3. In similar fashion, line each of the four interior walls of the bin with a piece of the Styrofoam. Perfect cuts are not necessary. Don't make the Styrofoam go all the way up to the top of the bin, but leave a uniform gap of at least three inches between the top of these Styrofoam "wall pieces" and the upper lip of the bin. There needs to be room for an interior Styrofoam "roof" to fit.

4. Cut out a doorway in the Styrofoam where it is lined up with the doorway that has been cut out already in the storage bin. Trace the outline of the doorway on the Styrofoam first before cutting.

5. Stuff the bottom of the bin with straw or other insulating material to hold the Styrofoam interior wall pieces in place.

6. Cut out a Styrofoam "roof" to rest on top of the Styrofoam interior wall pieces

7. Cover the bin with its lid.

This shelter can be cleaned by taking off the lid and the Styrofoam roof. It's also lightweight and may need to be weighed down. A flap over the doorway is optional. Catnip can be sprinkled inside at first to attract the cats.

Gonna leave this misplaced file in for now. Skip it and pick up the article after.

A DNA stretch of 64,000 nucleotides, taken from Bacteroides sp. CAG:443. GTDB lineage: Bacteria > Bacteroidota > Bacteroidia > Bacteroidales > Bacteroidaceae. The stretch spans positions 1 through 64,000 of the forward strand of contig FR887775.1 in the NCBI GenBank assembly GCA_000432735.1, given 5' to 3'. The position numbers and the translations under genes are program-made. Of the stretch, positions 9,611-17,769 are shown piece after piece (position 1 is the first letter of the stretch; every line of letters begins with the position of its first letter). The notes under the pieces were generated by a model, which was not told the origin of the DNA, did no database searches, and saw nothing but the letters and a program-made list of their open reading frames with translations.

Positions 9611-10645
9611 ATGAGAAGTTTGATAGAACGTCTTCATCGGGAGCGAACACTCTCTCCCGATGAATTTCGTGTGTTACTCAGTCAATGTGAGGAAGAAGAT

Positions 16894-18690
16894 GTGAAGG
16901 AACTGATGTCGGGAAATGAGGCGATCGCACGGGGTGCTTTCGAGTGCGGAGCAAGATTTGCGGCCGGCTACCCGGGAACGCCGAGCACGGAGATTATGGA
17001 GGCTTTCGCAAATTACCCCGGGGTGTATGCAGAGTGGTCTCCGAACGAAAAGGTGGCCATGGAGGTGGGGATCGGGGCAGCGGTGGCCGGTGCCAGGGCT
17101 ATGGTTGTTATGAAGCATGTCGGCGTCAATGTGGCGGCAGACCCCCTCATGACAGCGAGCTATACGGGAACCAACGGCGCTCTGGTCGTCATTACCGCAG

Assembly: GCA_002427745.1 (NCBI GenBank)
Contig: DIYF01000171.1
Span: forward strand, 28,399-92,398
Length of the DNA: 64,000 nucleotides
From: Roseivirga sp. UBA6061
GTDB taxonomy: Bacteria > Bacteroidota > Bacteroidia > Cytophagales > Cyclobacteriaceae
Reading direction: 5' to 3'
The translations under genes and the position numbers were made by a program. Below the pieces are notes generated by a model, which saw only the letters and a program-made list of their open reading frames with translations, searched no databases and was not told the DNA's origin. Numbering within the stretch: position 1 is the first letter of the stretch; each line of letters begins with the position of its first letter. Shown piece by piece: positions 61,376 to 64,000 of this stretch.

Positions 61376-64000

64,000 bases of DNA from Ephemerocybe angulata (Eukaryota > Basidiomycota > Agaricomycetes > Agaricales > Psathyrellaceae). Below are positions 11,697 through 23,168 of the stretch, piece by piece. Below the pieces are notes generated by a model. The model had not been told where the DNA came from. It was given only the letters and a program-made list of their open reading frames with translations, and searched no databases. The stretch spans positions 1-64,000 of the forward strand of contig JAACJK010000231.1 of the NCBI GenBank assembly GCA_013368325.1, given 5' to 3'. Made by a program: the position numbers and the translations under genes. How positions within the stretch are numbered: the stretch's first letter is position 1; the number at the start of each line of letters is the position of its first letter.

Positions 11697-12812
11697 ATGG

Other Alternatives
An adequate shelter for one cat can be made from a simple Styrofoam cooler available at any hardware store for about $6. Glue the lid onto the cooler, turn it upside down and cut a hole in one side (anywhere but in the middle of one of the long sides). The Styrofoam containers used to ship meat can be turned into shelters in the same way and can, depending on their size, house 3 to 4 cats. If you want to get fancy, get a large Igloo cooler and, with a jigsaw, cut a hole towards the left or right of one of the long sides. The attached lid will allow for easy cleaning.


Hope these ideas help you out. If you need anymore info the people on this site can help alot.

PS. Are your feral/outdoor kitties fixed yet? That's so you won't